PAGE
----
She knew her nature…It would be a blue-eyed green-eyed monster, wolflike and snarling. A vicious beast…a killer…But then it was a strange monster, for beneath its exterior it was frightened and sickened by its own violence…And sometimes it had no heart for violence and rebelled against it utterly…A monster that refused, sometimes, to behave like a monster. When a monster stopped behaving like a monster, did it stop being a monster? Did it become something else?

Graceling (The Seven Kingdoms #1) by Kristin Cashore. I’ve always admired this book’s cover over the last couple of years, but it wasn’t until recently, when I finally read the summary, that I became entranced by the world Cashore has created. I only wish it had happened sooner.

Whereas it should be cherished, a Grace is something to be feared and kept clear of. Katsa is a rarity, being not only Graced but with that of killing. Since the time she was eight, she’s been groomed as the king’s personal enforcer and forced to do his dirty work. Secretly, she takes matters into her own hands, putting together a network of followers to aid her in her quest to undo the wrongs between the kings of the Seven Kingdoms. It is on one of these missions that she first comes across Prince Po, Graced with fighting, and later becomes his friend. Along their journey, Katsa discovers something new about her Grace and they reveal a terrible secret which could very well destroy all seven of the kingdoms with a single word alone. A secret which only Katsa and Po know along with the knowledge of defeating it. This book hooked me from the beginning and kept me enthralled along the way with all the action, adventure and romance set in a wonderfully created medieval world. It’s comparable to that of The Cry of the Icemark in that the main characters are up against unbeatable odds with only their own gifts and skills to aid them along besides each other.

Half of the reason I loved this book so much was because of the lovable and memorable characters that Cashore created. Katsa is a strong, independent heroine, the likes of which I’d like to see more of in fiction. While she may not be your typical damsel in distress, she can hold her own in a fight and kick butt. Prince Po is not only handsome and charming, of course, but Katsa’s closest match in fighting skill also. It wasn’t until she met Po that issues were raised and Katsa began to question who she was and her place in the world. As her friend, he aids her in her quest for self-discovery. Together, Katsa and Po make an unbeatable force and quite a dynamic duo. Then there’s Katsa’s cousin, Raffin, the prince who’s more interested in his science experiments. Growing up, he was her only friend and is one of the few people who truly love her for who she is. Raffin is Katsa’s voice and reason when she needs it the most and he’s just the type of nerdy, funny and lovable person that everyone needs in their lives. The other reason I loved Graceling so much was because of the lovely world in which Cashore’s characters live in. It’s your typical medieval setting but with superheroes. Instead of being worshipped, however, they’re feared and exploited outcasts of society. It’s a beautifully conceived world which is creative and a fresh twist in teen fiction nowadays.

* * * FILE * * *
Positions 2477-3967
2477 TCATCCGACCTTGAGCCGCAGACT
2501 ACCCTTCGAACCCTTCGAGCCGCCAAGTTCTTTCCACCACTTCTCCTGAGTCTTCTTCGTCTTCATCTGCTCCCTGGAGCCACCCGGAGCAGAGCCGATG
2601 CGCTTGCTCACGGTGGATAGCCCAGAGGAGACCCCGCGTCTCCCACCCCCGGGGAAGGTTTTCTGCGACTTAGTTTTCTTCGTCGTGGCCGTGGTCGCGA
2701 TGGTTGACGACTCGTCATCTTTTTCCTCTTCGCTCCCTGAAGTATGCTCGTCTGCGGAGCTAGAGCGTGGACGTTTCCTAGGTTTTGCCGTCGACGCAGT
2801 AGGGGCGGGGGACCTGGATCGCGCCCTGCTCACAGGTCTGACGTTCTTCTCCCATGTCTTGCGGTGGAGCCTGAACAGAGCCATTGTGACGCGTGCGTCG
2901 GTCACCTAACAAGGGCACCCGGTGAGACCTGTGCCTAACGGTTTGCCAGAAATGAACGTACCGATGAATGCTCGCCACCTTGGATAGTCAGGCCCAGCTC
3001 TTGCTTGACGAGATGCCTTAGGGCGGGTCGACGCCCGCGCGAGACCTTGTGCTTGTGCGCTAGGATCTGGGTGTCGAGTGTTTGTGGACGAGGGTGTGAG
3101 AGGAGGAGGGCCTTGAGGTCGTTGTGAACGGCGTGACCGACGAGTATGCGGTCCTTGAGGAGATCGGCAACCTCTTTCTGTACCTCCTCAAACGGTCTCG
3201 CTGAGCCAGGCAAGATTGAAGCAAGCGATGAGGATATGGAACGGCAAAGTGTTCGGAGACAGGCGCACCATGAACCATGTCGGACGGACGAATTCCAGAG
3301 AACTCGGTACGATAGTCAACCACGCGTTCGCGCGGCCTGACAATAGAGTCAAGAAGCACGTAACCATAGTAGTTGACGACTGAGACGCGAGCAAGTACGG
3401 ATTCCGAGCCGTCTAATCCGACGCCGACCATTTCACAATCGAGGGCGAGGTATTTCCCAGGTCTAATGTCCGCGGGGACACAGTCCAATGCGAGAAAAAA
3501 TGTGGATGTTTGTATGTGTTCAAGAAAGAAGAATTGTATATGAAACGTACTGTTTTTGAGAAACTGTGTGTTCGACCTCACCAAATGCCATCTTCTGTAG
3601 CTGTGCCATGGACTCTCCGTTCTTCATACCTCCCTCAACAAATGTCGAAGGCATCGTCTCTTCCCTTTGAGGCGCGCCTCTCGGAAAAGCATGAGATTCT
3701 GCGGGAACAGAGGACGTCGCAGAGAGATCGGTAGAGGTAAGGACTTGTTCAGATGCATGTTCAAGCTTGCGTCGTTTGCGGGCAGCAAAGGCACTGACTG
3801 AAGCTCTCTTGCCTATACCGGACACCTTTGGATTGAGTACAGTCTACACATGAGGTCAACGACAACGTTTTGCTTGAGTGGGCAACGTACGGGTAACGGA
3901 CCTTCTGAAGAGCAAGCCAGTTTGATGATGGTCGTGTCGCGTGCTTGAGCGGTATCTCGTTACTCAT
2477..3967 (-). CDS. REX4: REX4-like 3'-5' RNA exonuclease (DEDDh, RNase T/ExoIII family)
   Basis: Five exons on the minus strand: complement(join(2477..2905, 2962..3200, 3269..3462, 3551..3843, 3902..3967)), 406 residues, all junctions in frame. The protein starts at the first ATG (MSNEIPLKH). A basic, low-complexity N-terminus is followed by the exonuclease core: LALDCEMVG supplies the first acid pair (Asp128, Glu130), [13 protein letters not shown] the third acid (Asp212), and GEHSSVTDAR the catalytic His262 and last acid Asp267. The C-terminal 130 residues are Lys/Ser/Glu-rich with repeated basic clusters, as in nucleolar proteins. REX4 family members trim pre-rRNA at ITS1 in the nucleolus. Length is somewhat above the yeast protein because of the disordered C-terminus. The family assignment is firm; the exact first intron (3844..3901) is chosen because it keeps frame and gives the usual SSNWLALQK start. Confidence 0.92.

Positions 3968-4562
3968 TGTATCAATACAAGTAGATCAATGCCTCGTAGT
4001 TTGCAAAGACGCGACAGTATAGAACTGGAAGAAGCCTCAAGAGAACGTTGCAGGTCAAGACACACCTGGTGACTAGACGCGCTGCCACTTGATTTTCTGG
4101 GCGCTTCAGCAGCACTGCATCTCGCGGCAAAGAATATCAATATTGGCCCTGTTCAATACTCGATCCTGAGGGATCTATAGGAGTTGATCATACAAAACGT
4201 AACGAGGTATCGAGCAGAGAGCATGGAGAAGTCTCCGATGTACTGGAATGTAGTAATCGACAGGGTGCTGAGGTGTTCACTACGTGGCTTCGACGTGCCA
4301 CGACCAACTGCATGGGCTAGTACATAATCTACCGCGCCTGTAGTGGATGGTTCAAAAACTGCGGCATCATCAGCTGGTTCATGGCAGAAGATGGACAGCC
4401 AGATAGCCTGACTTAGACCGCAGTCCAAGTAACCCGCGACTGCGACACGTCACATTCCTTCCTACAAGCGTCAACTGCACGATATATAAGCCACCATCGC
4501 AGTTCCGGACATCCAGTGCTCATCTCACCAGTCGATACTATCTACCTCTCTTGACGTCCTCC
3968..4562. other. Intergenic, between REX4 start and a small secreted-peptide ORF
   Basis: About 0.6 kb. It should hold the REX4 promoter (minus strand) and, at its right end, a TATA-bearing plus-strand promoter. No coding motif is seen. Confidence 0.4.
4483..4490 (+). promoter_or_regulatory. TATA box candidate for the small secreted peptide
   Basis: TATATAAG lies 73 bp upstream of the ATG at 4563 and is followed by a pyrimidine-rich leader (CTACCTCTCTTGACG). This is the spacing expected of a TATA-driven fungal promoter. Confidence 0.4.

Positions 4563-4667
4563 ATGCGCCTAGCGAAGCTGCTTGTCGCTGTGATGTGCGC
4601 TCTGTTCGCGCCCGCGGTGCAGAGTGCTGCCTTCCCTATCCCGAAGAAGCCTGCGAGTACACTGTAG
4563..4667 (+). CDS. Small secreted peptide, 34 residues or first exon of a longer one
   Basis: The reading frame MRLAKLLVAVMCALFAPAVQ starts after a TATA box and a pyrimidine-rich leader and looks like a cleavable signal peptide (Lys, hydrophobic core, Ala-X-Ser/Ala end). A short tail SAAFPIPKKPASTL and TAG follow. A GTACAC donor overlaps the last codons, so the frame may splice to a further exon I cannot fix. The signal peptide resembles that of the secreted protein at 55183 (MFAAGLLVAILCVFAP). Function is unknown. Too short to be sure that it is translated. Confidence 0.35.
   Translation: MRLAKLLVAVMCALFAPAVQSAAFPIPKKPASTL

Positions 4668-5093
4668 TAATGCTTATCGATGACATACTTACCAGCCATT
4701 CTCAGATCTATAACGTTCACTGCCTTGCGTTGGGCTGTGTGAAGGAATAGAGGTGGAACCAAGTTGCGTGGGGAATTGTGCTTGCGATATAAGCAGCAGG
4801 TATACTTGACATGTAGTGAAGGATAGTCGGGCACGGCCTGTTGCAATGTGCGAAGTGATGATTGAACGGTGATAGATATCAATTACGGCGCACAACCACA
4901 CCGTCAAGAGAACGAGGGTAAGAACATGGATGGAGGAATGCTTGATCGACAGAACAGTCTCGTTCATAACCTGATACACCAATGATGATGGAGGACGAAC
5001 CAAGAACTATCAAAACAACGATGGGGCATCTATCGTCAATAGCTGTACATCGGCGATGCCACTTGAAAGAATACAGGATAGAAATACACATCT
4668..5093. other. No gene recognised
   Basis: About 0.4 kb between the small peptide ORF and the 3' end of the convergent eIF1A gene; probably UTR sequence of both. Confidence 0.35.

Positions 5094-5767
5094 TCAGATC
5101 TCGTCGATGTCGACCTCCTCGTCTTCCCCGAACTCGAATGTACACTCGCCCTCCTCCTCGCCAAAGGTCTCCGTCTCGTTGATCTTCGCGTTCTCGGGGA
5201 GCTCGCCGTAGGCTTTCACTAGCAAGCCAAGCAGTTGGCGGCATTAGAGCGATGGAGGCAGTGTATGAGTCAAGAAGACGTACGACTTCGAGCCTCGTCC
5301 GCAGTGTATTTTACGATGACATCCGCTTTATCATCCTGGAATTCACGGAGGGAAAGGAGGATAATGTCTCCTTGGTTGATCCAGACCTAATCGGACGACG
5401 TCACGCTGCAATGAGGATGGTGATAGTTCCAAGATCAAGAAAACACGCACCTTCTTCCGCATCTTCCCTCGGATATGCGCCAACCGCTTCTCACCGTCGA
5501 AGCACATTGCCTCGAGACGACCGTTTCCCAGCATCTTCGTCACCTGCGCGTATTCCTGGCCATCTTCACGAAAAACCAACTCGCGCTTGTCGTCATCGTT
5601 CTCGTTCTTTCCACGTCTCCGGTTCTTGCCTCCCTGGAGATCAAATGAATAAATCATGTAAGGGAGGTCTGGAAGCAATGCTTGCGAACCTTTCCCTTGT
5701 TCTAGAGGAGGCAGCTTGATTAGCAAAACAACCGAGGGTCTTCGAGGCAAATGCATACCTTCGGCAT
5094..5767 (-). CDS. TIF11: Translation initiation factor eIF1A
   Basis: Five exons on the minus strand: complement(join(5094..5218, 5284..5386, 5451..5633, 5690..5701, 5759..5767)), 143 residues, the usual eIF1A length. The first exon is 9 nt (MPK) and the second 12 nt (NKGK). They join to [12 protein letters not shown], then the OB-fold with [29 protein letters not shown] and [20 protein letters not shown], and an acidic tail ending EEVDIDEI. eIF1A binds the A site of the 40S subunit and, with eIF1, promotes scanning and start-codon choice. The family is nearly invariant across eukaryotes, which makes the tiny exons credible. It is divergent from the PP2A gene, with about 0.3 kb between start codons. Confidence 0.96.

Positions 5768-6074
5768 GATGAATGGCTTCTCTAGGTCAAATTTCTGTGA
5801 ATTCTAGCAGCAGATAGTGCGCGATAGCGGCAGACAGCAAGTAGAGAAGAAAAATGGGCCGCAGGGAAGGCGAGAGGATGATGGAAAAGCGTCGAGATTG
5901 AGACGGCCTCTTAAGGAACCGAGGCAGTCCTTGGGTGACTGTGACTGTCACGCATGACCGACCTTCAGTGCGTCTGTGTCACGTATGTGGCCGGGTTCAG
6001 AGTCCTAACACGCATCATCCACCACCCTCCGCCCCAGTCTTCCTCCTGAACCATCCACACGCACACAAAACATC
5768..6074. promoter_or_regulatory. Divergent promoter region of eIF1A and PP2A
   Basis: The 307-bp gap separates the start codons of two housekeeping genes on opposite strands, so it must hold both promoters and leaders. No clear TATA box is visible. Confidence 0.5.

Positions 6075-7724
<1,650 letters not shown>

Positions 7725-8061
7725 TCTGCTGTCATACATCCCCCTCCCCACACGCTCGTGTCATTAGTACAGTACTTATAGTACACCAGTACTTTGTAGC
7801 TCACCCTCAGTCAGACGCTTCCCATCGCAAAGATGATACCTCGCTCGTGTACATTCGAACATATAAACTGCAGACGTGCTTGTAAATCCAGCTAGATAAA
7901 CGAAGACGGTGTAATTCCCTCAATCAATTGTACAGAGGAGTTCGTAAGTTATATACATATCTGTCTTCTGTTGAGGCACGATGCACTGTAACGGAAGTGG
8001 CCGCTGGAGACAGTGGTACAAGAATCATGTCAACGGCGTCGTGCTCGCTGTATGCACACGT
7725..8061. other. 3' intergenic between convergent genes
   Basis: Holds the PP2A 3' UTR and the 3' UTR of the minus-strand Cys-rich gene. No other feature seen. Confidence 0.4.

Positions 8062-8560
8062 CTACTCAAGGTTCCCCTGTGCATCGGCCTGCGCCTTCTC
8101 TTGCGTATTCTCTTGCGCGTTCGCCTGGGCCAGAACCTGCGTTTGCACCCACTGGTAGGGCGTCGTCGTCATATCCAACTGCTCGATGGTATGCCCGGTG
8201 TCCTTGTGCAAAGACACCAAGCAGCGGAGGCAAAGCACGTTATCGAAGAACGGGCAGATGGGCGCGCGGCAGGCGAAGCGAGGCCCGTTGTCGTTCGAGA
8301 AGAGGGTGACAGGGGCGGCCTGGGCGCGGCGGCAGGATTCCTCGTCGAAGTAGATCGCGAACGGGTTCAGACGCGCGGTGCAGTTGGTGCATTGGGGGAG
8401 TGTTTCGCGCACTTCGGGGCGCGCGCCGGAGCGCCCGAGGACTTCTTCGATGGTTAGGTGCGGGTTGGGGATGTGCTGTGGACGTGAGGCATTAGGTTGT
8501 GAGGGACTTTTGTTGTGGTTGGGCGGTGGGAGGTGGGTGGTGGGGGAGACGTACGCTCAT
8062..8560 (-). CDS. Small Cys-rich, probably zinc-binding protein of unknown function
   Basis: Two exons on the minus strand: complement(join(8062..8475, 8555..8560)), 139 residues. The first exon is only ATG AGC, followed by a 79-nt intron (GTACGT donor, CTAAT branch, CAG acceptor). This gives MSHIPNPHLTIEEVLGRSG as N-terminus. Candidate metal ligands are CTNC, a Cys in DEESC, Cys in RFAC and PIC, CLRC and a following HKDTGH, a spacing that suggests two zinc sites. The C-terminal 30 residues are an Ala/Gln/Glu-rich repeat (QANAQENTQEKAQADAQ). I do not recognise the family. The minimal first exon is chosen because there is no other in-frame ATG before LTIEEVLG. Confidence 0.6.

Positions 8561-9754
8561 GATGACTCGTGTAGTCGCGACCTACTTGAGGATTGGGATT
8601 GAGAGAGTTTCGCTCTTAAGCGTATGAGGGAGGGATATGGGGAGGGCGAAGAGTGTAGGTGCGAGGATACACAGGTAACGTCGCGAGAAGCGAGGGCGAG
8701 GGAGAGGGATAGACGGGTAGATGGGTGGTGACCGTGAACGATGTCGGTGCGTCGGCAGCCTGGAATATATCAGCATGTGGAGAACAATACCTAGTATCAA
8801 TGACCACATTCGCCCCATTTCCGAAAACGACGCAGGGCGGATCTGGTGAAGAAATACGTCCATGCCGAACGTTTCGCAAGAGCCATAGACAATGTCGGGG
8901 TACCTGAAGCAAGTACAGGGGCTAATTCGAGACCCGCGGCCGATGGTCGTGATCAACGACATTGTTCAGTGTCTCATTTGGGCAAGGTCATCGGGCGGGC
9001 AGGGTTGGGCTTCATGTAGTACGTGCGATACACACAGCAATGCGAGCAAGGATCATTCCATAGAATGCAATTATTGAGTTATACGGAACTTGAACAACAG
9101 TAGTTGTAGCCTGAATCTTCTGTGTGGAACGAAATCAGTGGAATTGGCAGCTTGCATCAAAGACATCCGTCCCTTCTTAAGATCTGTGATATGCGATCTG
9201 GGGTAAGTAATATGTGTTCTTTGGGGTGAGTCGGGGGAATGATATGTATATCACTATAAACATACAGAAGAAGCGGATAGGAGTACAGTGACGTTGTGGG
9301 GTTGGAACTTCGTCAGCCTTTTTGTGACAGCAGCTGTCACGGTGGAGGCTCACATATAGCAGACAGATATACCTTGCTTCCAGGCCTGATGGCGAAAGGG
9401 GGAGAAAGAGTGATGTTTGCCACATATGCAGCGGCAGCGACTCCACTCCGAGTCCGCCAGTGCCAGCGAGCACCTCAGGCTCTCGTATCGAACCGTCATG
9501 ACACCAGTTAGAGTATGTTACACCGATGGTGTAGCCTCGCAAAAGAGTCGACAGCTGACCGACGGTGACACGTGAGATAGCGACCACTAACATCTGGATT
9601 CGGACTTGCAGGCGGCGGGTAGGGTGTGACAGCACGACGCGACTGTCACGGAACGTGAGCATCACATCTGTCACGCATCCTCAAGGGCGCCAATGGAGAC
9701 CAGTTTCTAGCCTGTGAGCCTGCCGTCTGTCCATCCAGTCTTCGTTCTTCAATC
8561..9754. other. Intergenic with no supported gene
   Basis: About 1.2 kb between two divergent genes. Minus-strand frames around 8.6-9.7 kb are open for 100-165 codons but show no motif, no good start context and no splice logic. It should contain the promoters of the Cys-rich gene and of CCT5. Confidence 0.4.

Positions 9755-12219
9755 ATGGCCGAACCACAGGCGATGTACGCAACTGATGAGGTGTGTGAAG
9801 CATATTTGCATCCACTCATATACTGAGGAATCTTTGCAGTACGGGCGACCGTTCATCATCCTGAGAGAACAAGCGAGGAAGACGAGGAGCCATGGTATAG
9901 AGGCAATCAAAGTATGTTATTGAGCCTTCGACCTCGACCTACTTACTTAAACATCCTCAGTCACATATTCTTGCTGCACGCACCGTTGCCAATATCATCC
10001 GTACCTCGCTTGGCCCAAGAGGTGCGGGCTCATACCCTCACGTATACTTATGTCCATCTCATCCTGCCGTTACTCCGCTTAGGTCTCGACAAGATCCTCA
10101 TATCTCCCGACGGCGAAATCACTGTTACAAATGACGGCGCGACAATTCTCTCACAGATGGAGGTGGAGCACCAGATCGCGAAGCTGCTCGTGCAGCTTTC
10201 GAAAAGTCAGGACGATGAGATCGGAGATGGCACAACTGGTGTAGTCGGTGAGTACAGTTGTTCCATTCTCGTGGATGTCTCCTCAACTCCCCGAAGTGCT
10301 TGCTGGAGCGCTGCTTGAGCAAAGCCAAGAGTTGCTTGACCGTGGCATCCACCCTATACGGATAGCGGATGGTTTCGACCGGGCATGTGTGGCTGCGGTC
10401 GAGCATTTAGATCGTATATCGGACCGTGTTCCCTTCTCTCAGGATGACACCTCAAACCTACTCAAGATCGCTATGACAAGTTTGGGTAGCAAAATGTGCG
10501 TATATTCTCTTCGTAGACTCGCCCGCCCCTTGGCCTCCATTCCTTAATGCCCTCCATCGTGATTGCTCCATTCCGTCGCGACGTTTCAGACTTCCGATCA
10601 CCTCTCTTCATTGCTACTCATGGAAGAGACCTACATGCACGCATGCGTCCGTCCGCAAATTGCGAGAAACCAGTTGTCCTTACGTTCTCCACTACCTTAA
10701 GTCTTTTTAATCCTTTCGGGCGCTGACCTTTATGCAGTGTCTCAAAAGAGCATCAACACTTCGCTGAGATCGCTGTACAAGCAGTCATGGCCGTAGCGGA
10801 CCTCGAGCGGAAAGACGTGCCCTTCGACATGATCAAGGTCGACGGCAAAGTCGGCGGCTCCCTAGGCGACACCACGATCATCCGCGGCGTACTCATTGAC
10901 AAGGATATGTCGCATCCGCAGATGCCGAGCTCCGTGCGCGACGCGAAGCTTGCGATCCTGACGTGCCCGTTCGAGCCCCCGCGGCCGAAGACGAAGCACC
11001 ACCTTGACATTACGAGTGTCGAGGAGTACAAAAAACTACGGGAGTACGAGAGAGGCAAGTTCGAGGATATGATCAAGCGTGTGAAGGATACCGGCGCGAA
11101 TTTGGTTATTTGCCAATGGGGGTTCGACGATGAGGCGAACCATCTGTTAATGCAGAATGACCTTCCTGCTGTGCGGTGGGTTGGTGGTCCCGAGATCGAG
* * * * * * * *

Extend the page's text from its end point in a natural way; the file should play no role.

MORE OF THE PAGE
It was hard to find anything wrong that I didn’t like about Graceling, but if I had to pick anything it would be the lack of the villain’s characterization and development. Besides the two brief appearances, everything we learn about him is from the other characters. It would have been interesting to get a better glimpse behind the evil, but I’m afraid this would’ve possibly spoiled the book’s plot. For all I know, Cashore could have tried and been unable to find a way to make it work. Overall, the book is written beautifully with creative and descriptive words that got my imagination going. This seems to be the case throughout except for a few cases in which key points were not as thoroughly explained, but it wasn’t to the point where it made it hard to understand or difficult to read.

In the end, Graceling left me wanting more of Cashore’s amazing characters and her fascinating world in which she created to place them. Luckily, more of the Seven Kingdoms is revealed from the perspective of a whole new cast of characters in Graceling‘s sequel, Fire.


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